Friends and family members of Chic Fox, Phil Friedlander Jr., and Jack Pohanka are mourning the loss of these industry titans.
E.K. “Chic” Fox
Long-time leader of the Automotive Lift Institute, Chic Fox, died at his home in Indiatlantic, Fla., on June 6 after a long illness. Fox dedicated 43 years of his life to ALI and improving automotive lift safety.
Fox was named the first president of ALI in 1974, after working 12 years in support of the organization. He retired in 2005. His leadership is credited with moving ALI onto the path of redefining industry safety requirements and establishing ALI as the safety watchdog for the North American vehicle lift industry.
“ALI would not be the organization it is today without the decades of hard work and leadership Chic provided,” says R.W. “Bob” O’Gorman, ALI president. “Millions of technicians across North America owe their safety on the job to initiatives he spearheaded with our Member Manufacturers.”
It was during Fox’s tenure that ALI moved the industry from a basic lift design standard to a performance-based safety standard approved by ANSI; developed requirements for third-party lift testing and certification; introduced the ALI Gold Certification Label; and created the first lift safety training materials including Lifting It Right.
“Chic’s friends will long remember him as an inveterate debater of matters political, editor of texts composed by others, and always warm but sometimes irascible conversationalist,” says long-time friend F.G. “Rick” Heath, ALI technical liaison and secretary of the ALI Safety and Standards Technical Committee.
Fox is survived by his wife and career partner, Anne, as well as widespread family. Per his wishes, no services will be held.
Philip P. “Phil” Friedlander Jr.
Retired executive vice president of the National Tire Dealers & Retreaders Association (NTDRA) and influential tire industry leader Phil Friedlander Jr., died June 2, 2020, from Covid-19 and having several life-threatening illnesses. He was 90.
Friedlander served for 18 years as NTDRA’s top administrative official in a career that spanned four decades with the association. He joined what is the predecessor organization of today’s Tire Industry Association (TIA) in 1954 as editor of the association’s magazine, which at one point was published weekly. He later became director of public relations, then director of communications and finally general manager before being named executive vice president in 1978. He retired Dec. 31, 1996.
Under his leadership, NTDRA instituted the “Money Express” credit card and a check guarantee service for dealers; sponsored a 1983 study on the future of the tire industry by Louis W. Stern of Northwestern University; and published the book, “A Practical Approach to Improving Tire Dealer Profits,” in 1989 based, in part, on financial research directed by Robert G. Cox of the University of South Florida.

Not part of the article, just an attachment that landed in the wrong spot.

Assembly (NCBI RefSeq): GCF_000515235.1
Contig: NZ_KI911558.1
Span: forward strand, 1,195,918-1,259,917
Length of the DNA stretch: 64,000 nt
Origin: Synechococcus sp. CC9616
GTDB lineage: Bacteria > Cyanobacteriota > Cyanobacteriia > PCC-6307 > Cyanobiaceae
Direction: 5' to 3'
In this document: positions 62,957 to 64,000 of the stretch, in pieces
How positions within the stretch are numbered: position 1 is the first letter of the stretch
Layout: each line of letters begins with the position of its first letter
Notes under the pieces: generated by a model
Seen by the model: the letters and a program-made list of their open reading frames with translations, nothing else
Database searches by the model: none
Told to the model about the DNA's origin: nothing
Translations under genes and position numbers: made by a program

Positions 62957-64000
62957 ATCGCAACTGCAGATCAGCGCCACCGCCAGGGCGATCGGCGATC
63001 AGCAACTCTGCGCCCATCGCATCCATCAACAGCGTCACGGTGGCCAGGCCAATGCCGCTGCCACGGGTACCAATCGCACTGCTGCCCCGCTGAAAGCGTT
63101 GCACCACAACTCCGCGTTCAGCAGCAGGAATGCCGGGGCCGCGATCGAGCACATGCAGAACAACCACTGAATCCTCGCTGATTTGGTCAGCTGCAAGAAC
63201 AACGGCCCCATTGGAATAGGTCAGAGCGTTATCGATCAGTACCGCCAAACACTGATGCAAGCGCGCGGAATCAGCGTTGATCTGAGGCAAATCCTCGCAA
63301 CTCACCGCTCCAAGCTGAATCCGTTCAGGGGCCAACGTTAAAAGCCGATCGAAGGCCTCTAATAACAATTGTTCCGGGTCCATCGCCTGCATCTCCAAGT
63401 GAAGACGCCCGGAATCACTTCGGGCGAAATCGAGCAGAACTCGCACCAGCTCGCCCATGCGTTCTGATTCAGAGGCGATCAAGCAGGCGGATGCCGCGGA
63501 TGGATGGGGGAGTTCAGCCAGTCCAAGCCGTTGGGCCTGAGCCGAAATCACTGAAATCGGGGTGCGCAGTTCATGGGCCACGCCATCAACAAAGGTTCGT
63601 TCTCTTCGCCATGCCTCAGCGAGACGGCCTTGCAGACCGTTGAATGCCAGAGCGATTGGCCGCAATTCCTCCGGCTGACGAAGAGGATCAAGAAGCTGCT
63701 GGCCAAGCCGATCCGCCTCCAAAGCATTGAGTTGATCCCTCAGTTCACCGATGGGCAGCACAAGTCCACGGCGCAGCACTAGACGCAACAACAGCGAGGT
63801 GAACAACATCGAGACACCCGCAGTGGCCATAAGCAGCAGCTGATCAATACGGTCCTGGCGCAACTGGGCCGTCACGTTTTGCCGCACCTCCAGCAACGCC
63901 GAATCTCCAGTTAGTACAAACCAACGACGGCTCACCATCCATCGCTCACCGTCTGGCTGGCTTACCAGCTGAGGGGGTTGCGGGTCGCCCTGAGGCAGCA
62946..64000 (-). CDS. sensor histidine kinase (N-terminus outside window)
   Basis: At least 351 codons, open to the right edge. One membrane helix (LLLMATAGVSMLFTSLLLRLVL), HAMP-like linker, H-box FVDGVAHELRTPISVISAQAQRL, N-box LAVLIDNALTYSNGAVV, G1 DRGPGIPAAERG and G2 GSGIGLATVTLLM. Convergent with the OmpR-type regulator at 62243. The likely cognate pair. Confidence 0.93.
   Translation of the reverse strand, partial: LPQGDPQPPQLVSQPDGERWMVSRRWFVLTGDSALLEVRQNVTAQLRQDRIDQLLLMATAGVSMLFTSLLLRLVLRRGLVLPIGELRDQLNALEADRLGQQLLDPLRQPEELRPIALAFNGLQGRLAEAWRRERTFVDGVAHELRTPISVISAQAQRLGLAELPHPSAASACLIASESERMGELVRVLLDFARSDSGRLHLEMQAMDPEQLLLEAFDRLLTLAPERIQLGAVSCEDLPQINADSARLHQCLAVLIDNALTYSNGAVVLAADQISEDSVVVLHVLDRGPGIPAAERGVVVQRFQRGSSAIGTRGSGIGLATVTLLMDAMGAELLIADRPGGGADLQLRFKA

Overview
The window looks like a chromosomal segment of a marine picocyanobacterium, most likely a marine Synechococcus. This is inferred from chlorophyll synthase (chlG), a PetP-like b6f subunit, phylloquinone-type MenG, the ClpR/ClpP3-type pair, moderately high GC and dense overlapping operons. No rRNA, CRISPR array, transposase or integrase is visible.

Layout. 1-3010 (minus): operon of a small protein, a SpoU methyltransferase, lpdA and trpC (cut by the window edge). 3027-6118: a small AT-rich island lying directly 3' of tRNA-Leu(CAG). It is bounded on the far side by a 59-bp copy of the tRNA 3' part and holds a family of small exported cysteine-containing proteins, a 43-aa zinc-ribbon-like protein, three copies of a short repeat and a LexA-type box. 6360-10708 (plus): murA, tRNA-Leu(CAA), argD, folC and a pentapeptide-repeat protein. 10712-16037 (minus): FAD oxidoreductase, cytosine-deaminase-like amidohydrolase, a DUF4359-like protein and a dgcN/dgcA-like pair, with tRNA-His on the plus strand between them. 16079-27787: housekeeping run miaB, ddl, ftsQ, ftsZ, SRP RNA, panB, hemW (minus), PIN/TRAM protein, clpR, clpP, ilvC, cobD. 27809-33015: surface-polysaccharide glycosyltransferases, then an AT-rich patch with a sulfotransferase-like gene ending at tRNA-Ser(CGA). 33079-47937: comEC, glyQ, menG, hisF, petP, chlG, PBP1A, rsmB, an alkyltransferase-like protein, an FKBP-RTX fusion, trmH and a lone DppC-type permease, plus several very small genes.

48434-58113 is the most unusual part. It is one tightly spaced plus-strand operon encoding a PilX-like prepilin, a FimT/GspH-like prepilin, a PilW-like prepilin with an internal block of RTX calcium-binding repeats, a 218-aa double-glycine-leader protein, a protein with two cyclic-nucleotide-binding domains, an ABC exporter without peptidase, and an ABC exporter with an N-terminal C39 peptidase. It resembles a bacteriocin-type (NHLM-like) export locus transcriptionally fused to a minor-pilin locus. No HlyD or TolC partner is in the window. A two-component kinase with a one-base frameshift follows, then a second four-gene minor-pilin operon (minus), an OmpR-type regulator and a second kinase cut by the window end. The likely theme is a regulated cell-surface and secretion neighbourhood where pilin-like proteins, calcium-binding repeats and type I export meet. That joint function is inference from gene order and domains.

Current TIA CEO Roy Littlefield was hired by Friedlander to serve as the association’s first full-time director of government affairs.
“Throughout his 42-year career with NTDRA, Phil had a passion for the workings of government and for the well-being of the independent tire dealer and independent retreader community,” Littlefield said. “He was my mentor, counselor, teacher and friend. His vision, goals, ideas, strategic planning, writings and attention to detail continue to be a big part of today’s Tire Industry Association.”
Among NTDRA’s legislative victories under Friedlander’s leadership was the passage of voluntary tire registration for passenger tires, which previously had been mandatory. He also was a member of the Small Business Legislative Council, a multi-industry organization dedicated to promoting the interests of common concern to small businesses, serving as vice chair and chair.
Friedlander is survived by two daughters, Dorothy Ann Friedlander and Beth Friedlander, both of Arlington, Va., and a son, James Philip Friedlander; daughter-in-law, Gina Friedlander; a brother, Robert Friedlander of Jefferson, Ga.; and two grandchildren. He was predeceased by his wife Cissy (Rosa Lee) Friedlander in 2008.
One of the founders, and a former chairman of the National Institute for Automotive Service Excellence (ASE), Jack Pohanka, passed away on May 17 at the age of 92.
Pohanka, who was part of the group that founded ASE in 1972, was also instrumental in and first chairman of the National Automotive Technicians Education Foundation that merged with the Automotive Youth Educational Systems in 2018 to become the ASE Education Foundation.
“Jack Pohanka was a visionary who made an incredible impact on the entire automotive industry,” said Tim Zilke, ASE president and CEO. “ASE would not be the organization it is today without the leadership and guidance of Jack. One of his many contributions to the success of the automotive world was to volunteer his time and provide his expertise to numerous industry organizations, including ASE. On behalf of everyone at ASE, we honor his memory and send our sincere condolences to the Pohanka family.”
As chairman of the Pohanka Automotive Group, Pohanka became the company’s dealer principal in 1958 after the death of his father, Frank. The family business was founded in 1919 and is one of the nation’s oldest dealership groups. Today, with 17 new-vehicle stores and one non-franchised store, the company employs approximately 1,600 people in four states (Maryland, Virginia, Delaware and Texas).
Pohanka was involved in several other national and local industry and business groups, including serving as president of the National Automotive Dealers Association (NADA). He was the first U.S. auto dealer to sell both foreign and domestic vehicles and was named an Automotive News Visionary Dealer in 2009.
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